Morocco’s cannabis black market is a huge part of the country’s informal economy. The U.N. International Narcotics Control Board reported in 2018 that 400 tons of cannabis deriving from Morocco were seized in 2017, almost 86% of seizures in all of Europe. More than 107,000 people were prosecuted for drug crimes in 2017 according to Mustapha El Khalfi, then Morocco’s government spokesperson. Arrest warrants have been issued for another 50,000 people. These people are subject to blackmail and the threat that they will be exposed to the authorities, forcing them to live clandestinely and have limited freedom of movement.
The vast majority of Morocco’s cannabis is cultivated in the Rif region, one of the poorest areas in the country and the seat of much public unrest and outcry over state corruption. The Rif mountains are known for a highly prized landrace called Beldia Kef (or Kief) which is considered particularly adapted to the local terrain and climate. This strain is valued for its high CBD content and low need for water. However, the market demand for THC, the intoxicating cannabinoid, has led to the introduction of new strains that are less hardy and require a great deal more irrigation in an area that is increasingly becoming more arid. Unregulated cannabis cultivation incurs ecological consequences such as deforestation, soil erosion, and water source depletion, that impact the entire region.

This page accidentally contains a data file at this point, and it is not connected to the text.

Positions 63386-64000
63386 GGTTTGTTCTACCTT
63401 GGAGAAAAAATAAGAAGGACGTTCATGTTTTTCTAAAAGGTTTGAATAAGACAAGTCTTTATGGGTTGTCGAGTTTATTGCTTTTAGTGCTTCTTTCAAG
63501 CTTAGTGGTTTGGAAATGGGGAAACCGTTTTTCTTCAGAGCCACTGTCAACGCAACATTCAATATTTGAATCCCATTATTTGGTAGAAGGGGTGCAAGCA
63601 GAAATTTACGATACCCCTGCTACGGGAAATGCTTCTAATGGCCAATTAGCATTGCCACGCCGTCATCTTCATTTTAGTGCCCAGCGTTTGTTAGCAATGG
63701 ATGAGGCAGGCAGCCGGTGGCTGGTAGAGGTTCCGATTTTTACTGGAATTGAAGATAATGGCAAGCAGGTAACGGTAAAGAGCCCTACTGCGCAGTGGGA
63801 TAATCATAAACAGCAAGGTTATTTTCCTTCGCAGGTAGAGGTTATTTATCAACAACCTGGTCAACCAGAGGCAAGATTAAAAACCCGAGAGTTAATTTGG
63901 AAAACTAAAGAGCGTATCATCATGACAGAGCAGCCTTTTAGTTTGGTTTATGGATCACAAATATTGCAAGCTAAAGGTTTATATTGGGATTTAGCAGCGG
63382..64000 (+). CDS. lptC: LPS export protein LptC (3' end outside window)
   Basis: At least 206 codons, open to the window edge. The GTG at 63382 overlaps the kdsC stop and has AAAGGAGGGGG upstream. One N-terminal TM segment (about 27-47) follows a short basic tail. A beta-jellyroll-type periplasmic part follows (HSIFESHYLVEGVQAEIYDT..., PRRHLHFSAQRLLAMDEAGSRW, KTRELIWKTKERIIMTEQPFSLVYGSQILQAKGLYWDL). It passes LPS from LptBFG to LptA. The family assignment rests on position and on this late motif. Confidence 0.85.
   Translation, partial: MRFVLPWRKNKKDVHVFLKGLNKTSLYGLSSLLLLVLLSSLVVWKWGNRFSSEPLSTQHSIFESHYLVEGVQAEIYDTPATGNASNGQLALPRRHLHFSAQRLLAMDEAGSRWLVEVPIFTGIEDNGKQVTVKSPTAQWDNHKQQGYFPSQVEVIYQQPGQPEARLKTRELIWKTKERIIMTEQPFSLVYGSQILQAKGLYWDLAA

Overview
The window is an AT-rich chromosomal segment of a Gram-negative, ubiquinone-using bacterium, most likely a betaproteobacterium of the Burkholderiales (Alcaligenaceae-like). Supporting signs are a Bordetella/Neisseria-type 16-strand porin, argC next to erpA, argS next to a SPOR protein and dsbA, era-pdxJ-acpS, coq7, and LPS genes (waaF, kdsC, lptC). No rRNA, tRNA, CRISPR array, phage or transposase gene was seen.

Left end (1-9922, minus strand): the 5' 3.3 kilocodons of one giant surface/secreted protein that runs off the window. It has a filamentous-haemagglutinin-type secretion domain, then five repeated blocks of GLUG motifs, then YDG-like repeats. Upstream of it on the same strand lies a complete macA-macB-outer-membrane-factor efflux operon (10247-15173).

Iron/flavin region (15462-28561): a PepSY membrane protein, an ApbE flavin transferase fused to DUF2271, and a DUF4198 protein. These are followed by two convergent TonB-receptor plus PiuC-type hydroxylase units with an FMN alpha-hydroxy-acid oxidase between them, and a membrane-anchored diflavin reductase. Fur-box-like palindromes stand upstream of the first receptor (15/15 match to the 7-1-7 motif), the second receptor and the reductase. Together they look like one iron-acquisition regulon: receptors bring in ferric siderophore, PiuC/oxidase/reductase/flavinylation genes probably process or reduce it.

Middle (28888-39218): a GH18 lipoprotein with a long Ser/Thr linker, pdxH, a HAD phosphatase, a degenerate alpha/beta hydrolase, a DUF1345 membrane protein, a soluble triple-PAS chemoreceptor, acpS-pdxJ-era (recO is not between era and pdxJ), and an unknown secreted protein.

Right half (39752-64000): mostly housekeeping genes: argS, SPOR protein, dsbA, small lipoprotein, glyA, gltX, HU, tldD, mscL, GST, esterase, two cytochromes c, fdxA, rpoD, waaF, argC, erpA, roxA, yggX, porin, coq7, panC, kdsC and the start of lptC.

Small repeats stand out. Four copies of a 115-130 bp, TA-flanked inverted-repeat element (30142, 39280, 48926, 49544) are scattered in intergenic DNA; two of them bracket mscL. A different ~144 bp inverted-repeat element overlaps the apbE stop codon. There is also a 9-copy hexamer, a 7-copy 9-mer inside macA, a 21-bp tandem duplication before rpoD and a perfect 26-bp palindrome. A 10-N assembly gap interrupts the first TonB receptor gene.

One of the drivers of cannabis legalization in Morocco is improving the livelihood of farmers. Morocco is considered to be the major supplier of illegal hashish to Europe. However, not everyone is on board with the new regulatory environment. Farmers in the Rif region claim that prices have fallen as new more potent, high-yield strains are introduced.